Photos by Greg Merritt

Mumbai, India. September 25, 2011.

PRE-SHOW

Backstage, in a trailer, at the Sheru Classic, one hour before showtime.

Kai Greene, arguably the greatest poser in the history of bodybuilding, sketches out his shots and transitions, conjuring and literally drawing his routine. 

Close-up of Kai’s sketch book.

“I think of my bodybuilding and my paintings or sketches as two sides of the same coin. Both are means of expressing myself. Whether it be the exercises you choose to build your body a certain way or the manner in which you move on a stage or the pencils and brushes you use to make art on a canvas those are all tools for creating art. Something from inside you comes out and manifests itself visually. Everyone can be an artist if they’re willing to express themselves. So I’m not sure how much one way of expressing myself has influenced another. To me, it’s relaxing to work on a sketch, even though it requires a lot of concentration and focus. When I travel I always have my sketchbook with me. What I do in the gym is not recreation. It’s not relaxing. It’s work. But they’re both means of making something from nothing and then building on that and shading that and forming that into something that you see in your mind’s eye before you turn it into a reality.” — Kai Greene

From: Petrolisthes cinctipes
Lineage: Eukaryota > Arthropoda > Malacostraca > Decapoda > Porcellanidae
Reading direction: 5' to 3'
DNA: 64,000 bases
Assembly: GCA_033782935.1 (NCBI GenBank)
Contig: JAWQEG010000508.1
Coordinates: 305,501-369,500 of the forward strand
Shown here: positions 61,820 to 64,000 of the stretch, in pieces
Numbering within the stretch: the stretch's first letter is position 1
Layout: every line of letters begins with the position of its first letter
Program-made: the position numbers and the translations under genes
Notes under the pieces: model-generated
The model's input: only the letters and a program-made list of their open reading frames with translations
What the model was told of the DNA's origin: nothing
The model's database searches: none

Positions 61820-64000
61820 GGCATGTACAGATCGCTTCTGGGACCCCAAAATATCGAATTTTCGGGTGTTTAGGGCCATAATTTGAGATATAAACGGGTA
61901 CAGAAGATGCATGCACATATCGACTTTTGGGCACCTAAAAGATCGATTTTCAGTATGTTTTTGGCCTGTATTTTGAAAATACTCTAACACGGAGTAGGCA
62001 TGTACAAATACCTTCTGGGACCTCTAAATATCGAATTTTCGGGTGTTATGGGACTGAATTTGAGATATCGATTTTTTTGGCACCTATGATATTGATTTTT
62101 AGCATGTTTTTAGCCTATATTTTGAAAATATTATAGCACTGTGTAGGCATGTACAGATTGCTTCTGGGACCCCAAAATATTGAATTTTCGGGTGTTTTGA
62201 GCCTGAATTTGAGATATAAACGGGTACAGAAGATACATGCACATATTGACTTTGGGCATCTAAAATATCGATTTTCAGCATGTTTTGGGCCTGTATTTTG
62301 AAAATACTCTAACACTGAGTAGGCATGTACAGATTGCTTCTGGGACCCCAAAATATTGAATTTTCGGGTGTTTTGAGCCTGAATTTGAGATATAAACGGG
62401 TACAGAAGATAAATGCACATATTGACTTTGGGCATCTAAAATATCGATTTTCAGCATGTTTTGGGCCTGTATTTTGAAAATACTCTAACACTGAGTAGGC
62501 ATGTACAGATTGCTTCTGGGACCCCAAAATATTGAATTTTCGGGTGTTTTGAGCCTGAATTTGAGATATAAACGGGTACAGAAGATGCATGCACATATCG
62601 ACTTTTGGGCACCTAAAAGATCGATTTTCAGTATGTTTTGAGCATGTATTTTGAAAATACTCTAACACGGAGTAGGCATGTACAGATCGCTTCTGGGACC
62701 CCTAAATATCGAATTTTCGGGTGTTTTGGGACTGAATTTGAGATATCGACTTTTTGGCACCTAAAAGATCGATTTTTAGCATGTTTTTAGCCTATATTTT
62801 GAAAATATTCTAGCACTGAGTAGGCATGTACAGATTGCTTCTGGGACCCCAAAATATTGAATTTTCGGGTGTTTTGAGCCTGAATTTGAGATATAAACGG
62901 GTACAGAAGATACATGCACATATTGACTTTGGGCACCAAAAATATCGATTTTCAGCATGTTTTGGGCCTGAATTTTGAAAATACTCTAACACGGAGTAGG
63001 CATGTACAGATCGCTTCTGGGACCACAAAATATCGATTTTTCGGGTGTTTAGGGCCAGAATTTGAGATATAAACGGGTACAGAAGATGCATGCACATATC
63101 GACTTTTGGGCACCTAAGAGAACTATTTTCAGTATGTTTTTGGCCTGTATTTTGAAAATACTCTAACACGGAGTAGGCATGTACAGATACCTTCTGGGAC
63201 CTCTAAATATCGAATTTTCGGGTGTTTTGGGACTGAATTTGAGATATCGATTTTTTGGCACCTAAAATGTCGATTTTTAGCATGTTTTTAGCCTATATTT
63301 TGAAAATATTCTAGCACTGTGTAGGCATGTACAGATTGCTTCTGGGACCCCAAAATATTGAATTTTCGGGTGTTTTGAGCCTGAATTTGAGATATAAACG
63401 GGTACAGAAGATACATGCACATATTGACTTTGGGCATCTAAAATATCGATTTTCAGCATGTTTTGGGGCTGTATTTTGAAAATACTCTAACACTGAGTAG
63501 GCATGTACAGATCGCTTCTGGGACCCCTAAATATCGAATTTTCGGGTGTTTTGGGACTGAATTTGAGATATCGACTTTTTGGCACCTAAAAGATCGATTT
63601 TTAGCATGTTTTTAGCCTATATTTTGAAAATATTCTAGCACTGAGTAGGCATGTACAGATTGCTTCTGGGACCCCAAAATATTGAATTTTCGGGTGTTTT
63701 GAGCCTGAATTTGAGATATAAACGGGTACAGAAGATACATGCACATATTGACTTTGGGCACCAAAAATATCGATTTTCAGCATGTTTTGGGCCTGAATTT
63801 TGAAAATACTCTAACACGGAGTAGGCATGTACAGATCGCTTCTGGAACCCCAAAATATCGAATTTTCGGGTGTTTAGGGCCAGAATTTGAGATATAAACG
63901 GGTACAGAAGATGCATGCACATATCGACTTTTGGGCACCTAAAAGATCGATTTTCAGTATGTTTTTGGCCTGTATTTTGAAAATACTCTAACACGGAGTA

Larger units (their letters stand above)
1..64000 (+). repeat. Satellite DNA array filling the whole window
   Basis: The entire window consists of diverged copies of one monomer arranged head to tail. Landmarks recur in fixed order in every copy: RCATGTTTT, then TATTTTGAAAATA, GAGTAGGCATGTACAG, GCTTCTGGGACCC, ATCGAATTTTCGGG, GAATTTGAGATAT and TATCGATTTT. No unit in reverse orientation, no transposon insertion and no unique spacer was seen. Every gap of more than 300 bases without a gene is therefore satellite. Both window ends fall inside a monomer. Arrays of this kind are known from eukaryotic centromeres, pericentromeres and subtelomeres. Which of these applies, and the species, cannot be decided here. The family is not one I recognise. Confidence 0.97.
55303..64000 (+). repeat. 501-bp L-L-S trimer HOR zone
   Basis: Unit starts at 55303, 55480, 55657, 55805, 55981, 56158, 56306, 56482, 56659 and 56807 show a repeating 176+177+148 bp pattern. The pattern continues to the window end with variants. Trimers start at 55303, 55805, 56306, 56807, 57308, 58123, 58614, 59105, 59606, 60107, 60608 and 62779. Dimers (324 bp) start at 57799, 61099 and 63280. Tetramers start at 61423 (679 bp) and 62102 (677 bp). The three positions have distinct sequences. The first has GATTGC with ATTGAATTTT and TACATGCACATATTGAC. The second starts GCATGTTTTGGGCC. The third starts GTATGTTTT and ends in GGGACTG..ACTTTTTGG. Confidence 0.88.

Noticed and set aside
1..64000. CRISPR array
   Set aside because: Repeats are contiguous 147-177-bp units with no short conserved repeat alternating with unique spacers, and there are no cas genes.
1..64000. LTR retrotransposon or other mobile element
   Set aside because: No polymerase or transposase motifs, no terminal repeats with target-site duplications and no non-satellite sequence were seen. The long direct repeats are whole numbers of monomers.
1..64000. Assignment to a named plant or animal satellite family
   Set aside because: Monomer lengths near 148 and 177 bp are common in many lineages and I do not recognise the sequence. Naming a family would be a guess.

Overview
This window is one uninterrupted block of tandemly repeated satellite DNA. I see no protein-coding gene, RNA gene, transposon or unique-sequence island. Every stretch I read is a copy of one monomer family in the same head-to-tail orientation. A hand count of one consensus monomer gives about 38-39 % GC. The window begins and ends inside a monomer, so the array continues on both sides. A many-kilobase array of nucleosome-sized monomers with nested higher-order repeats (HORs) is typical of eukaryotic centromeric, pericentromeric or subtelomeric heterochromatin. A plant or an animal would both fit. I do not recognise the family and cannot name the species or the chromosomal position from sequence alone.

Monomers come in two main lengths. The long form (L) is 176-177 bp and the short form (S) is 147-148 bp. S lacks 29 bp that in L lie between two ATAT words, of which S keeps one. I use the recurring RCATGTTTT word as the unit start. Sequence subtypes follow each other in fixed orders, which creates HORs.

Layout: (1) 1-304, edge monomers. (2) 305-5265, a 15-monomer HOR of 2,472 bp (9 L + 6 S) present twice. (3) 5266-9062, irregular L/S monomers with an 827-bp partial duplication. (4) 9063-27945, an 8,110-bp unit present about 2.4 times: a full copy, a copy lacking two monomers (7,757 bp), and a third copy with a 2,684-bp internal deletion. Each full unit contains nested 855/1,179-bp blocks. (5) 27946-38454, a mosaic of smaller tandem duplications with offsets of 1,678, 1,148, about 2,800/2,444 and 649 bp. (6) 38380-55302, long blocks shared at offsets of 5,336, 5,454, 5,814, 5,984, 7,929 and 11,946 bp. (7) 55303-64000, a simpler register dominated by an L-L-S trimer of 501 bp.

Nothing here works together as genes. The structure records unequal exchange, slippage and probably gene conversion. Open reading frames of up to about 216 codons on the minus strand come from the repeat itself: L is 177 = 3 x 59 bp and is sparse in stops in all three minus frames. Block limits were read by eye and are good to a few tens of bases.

SHOWTIME

Below, in photos and video, is the finished work of art. Greene placed third in the 2011 Sheru Classic, behind Phil Heath and Jay Cutler, as he did in the Mr. Olympia a week prior. But, like usual, his was the contest’s most memorable posing routine.

He enters and stalks up the left side of the dais steps. The contest, held in a Bollywood soundstage, featured an amazing backdrop and several HD screens.

He transitions into a pose at the top before creeping down the right side, hitting seated poses and getting friendly with the wall as he goes.

After rolling through a summersault and doing the splits while standing on his head—just another Greene day at the office—he crunches his back before locking in a rear double biceps.

Above is the three-minute routine before a nearly delirious crowd. This non-HD video makes Greene’s condition seem murky, but as you can see from the rear transition above and most muscular below, he was on-point.

Kai Greene fires his last shot.